House of Lords
Legal System: Translation and Interpreting Services
To ask Her Majesty's Government what assessment they have made of the provision of translation and interpreting services for the legal system in the United Kingdom.
Baroness Coussins: My Lords, I beg leave to ask the Question standing in my name on the Order Paper, and I declare interests as chair of the All-Party Parliamentary Group on Modern Languages and honorary fellow of the Chartered Institute of Linguists.
The Minister of State, Ministry of Justice (Lord McNally): My Lords, the Ministry of Justice has been looking at this matter for some time and has identified a number of issues that call for change. They include the limited number of linguists available for use, an inefficient and costly booking process, and concerns over the quality of service and complaint investigation. The ministry has therefore announced that it will be moving to a framework agreement with a single supplier. We anticipate that this will resolve current problems while saving the taxpayer at least £18 million a year on current spending.
Baroness Coussins: I thank the Minister for his reply, but would he be prepared to review the framework contract in the light of an independent study commissioned by the Association of Police and Court Interpreters, which predicts that the new arrangement is unsustainable and, far from saving £18 million a year, could end up costing £200 million a year? Secondly, is the Minister aware that more than half the existing number of qualified interpreters have refused to sign up with the new single supplier and take very substantial pay cuts, and that this situation could well result in the employment of less competent interpreters, to the detriment of witnesses, defendants and victims?
Lord McNally: No, we will not review the framework or the agreement that we have made. We have looked at the report-which, in any lobbying exercise, is quite legitimate-and examined the figures in it, but we do not believe that they stand up. We have always been clear that translation and interpretation services of the appropriate quality should be available, where they are required, for all those who come into contact with the justice system, while obtaining value for money for the public. Let us see how it settles. There are many threats and ideas that people are not going to sign up or that it will not work out. Obviously the noble Baroness is far more expert than me on this issue, but there is no doubt that the present system was not working, which is why the previous Administration initiated the inquiry, which has now culminated in this decision, as far back as 2009.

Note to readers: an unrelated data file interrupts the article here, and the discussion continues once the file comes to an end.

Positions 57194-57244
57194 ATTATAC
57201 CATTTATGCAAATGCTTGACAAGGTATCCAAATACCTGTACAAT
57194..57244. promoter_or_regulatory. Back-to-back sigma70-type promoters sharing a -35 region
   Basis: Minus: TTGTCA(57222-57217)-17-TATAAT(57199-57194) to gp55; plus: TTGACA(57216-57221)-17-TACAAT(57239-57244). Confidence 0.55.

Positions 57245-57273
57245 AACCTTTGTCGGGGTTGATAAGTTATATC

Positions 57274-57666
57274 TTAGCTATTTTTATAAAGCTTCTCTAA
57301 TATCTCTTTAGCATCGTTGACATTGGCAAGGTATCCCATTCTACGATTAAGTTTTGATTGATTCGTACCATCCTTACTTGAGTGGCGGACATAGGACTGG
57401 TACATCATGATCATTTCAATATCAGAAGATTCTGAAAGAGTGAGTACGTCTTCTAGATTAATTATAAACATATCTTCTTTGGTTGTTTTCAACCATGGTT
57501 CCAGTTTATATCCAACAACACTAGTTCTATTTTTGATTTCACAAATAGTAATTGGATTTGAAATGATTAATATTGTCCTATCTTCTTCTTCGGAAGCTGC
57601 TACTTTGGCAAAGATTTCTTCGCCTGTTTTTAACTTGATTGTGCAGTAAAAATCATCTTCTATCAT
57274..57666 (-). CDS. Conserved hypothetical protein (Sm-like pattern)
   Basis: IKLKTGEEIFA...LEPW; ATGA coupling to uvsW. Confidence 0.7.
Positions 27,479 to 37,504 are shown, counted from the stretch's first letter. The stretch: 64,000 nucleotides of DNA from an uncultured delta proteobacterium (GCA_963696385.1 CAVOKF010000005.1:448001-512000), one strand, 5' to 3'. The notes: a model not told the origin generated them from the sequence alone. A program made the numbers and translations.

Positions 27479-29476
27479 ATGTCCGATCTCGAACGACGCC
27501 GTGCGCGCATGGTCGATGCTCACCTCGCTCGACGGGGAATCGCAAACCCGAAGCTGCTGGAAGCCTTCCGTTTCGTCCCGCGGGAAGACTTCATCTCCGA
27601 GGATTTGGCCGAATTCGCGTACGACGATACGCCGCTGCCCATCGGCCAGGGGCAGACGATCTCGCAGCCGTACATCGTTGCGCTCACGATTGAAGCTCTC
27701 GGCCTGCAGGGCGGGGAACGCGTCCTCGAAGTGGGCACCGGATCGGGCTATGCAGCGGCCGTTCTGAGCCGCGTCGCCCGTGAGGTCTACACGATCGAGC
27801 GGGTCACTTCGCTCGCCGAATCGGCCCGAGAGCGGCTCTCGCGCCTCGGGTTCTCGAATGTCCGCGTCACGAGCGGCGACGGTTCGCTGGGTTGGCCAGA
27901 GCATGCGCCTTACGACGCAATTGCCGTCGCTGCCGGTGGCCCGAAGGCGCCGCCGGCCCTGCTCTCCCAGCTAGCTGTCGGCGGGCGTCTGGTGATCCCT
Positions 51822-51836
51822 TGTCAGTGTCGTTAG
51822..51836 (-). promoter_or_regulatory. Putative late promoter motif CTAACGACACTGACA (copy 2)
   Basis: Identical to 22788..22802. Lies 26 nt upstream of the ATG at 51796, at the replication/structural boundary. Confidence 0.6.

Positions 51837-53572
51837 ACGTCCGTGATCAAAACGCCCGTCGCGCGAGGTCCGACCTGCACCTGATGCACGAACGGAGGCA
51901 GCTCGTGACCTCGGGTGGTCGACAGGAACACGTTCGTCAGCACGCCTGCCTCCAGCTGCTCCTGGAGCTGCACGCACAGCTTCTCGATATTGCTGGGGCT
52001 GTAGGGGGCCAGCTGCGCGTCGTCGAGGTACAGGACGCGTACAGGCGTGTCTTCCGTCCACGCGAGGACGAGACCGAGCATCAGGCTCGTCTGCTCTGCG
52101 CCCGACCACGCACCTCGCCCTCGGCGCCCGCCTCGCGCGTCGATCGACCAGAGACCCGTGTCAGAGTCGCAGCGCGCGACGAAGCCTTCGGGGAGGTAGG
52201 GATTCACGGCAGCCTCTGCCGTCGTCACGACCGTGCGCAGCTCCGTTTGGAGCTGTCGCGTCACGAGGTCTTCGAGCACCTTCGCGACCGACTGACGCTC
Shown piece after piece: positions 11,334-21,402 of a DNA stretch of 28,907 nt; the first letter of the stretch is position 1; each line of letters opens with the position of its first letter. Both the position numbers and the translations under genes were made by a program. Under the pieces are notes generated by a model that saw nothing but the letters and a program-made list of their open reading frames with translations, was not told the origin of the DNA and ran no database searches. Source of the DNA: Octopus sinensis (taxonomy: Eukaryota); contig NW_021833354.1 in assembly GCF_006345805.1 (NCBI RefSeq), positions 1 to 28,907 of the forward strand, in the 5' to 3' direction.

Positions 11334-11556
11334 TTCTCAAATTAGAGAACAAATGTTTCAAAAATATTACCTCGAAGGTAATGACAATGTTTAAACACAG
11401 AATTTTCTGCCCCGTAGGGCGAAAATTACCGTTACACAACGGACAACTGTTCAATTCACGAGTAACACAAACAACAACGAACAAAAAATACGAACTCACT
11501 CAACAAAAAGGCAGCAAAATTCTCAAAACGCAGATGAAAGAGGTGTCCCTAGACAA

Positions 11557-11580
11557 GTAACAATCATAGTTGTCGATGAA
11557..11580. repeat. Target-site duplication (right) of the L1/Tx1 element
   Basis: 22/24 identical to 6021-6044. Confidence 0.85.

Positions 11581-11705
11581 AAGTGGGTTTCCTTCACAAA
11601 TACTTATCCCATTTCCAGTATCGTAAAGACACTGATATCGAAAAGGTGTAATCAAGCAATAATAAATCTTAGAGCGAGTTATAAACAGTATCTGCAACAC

Lord Avebury: My Lords, in designing the new system, why was it decided to ignore existing professional qualifications and to sideline the National Register of Public Service Interpreters, with its established system of registration that requires not only an appropriate degree-level qualification but 400 hours of proven public service interpreting? Does my noble friend think that it is fair to make experienced and qualified interpreters and translators go through the hoops and pay for a new accreditation procedure that assumes that they have just come out of the sixth form?
Lord McNally: My Lords, we are not doing this for fun. We are doing it because the present accreditation system was not working and there was a lot wrong with it. That is why we set up a new register. There were faults in the old register in the quality of assessment and we believe that, starting as we are with a new system, a new register is the most effective way of guaranteeing quality.
Lord Kinnock: My Lords, no one is arguing for simple maintenance of the status quo. When over half of the qualified people in this profession have made it clear that they are unwilling to register with a new body under the new framework because it implies cuts of up to 70 per cent of their incomes, does the Minister not think that the Government are taking a huge risk by pursuing this course without further review and that it will result in loss of quality, compromise justice-which is worst of all-and could end up ultimately, as the professionals warn, costing much more and not reducing costs?
More here: http://www.publications.parliament.uk/pa/ld201011/ldhansrd/text/111101-0001.htm#11110170001449